London: 1740. Unbound.
1 leaf, with a large elaborate vignette to head illustrating the song with music and text below set for German flute etc. With separate part for flute. Signed in the plate by the engraver, G. Bickham jun. Ca. 326 x 200 mm. (12.75" x 7.85") [plate mark]; ca. 392 x 247 mm. (15.45" x 9.75") [sheet size].
Slightly worn; minor browning to edges; inner edge frayed; some dampstaining.
From the second edition of Bickham's monumental work, first published in 1737-1739. BUC p. 107. RISM BII p. 245.
The noted castrato Senesino, who collaborated with Handel, left the London stage in 1736, returning to Italy. This caused much distress, particularly amongst the ladies, as the present engraving illustrates. The print also depicts two men carrying a box containing bags of money and musical scores, the box labeled "Ready Money." A humorous and topical song, with text concluding:
"My sweet Senesino for whom thus I cry,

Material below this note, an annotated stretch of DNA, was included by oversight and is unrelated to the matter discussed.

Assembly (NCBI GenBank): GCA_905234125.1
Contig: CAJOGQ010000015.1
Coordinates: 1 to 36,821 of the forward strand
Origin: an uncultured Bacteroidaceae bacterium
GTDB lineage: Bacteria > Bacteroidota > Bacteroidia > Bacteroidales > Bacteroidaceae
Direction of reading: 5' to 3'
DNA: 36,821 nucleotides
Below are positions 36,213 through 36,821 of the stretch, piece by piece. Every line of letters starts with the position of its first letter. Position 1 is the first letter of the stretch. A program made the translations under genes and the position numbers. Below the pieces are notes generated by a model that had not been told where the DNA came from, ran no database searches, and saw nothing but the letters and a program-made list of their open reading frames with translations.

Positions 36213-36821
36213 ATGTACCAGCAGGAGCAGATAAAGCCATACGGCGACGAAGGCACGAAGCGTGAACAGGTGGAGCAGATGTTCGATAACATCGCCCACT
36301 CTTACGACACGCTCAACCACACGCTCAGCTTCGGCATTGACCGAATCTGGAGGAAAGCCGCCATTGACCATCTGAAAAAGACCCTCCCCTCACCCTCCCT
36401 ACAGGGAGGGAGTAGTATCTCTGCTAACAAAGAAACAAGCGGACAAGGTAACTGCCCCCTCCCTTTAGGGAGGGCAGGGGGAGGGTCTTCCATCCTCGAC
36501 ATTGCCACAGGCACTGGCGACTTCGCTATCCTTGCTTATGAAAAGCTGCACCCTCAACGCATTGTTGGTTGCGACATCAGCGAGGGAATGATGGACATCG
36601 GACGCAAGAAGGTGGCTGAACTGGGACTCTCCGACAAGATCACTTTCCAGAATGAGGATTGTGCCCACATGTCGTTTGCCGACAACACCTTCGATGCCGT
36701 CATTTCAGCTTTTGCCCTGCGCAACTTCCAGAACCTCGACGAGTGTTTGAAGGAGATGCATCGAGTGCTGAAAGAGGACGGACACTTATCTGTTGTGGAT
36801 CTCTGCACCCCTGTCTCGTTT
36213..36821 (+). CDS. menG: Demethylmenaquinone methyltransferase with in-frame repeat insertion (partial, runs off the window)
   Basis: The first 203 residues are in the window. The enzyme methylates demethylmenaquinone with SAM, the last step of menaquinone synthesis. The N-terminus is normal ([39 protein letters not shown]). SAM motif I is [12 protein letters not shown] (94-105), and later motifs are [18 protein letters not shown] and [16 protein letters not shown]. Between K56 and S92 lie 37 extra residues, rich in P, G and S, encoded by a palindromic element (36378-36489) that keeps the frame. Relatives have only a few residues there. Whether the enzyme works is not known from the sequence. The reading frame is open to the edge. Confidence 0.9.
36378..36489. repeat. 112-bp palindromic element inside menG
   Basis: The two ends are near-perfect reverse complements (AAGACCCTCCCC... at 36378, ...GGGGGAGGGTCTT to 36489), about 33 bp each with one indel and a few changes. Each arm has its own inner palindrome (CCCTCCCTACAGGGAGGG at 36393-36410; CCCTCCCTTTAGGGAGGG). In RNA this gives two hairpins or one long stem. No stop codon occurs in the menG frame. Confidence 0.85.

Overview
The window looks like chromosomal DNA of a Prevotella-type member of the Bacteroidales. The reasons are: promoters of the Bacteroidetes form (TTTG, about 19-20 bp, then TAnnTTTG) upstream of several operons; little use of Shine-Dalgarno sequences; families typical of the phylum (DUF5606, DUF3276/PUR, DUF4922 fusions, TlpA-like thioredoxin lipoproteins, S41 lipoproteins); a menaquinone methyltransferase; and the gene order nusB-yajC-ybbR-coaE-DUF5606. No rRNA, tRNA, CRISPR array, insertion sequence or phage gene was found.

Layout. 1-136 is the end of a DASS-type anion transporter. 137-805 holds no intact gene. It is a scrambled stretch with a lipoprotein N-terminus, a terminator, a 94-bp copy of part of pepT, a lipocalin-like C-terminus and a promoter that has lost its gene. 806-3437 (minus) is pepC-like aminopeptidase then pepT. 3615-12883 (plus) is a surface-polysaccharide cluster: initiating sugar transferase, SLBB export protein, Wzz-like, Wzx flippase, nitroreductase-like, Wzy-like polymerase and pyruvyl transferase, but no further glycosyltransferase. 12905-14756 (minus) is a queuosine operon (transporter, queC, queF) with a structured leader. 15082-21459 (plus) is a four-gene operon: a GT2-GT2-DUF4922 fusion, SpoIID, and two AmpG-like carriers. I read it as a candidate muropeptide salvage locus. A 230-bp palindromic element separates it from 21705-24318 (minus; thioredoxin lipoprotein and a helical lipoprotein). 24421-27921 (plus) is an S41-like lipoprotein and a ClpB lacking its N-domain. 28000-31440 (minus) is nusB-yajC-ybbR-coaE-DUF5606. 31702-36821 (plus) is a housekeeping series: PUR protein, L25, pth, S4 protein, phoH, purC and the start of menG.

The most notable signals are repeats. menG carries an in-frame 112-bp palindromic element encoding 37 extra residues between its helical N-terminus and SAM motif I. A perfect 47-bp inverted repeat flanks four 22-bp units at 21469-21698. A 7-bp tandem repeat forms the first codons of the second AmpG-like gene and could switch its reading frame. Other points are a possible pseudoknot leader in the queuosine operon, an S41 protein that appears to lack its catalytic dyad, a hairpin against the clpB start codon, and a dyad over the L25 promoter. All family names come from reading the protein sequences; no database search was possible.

Is sweeter than all the wing'd Songsters that fly.
Adieu Farinelli, Cuzzoni, Likewise,
Whom stars, and whom Garters, extol to the skies,
Adieu to the Opera, adieu to the Ball,
My darling is gone, and a fig for them all."
"[Bickham ?1706-1771] was principally famous in music circles for his two illustrated folio volumes The Musical Entertainer, first issued in fortnightly parts, each containing four plates, from January 1737 to December 1739. The 200 plates are songs, headed and surrounded with pictorial embellishments illustrative of the song ..., and engraved in the style of and even copied directly from Gravelot and Watteau. This work was the first of its kind to be published in England and quickly produced imitators such as Lampe’s British Melody, engraved by Benjamin Cole." Frank Kidson et al. in Grove Music Online.
A charming engraving.
The Musical Entertainer is considered one of the finest 18th century illustrated books. Complete copies of this monumental work are exceptionally rare.
Price: $200.00 other currencies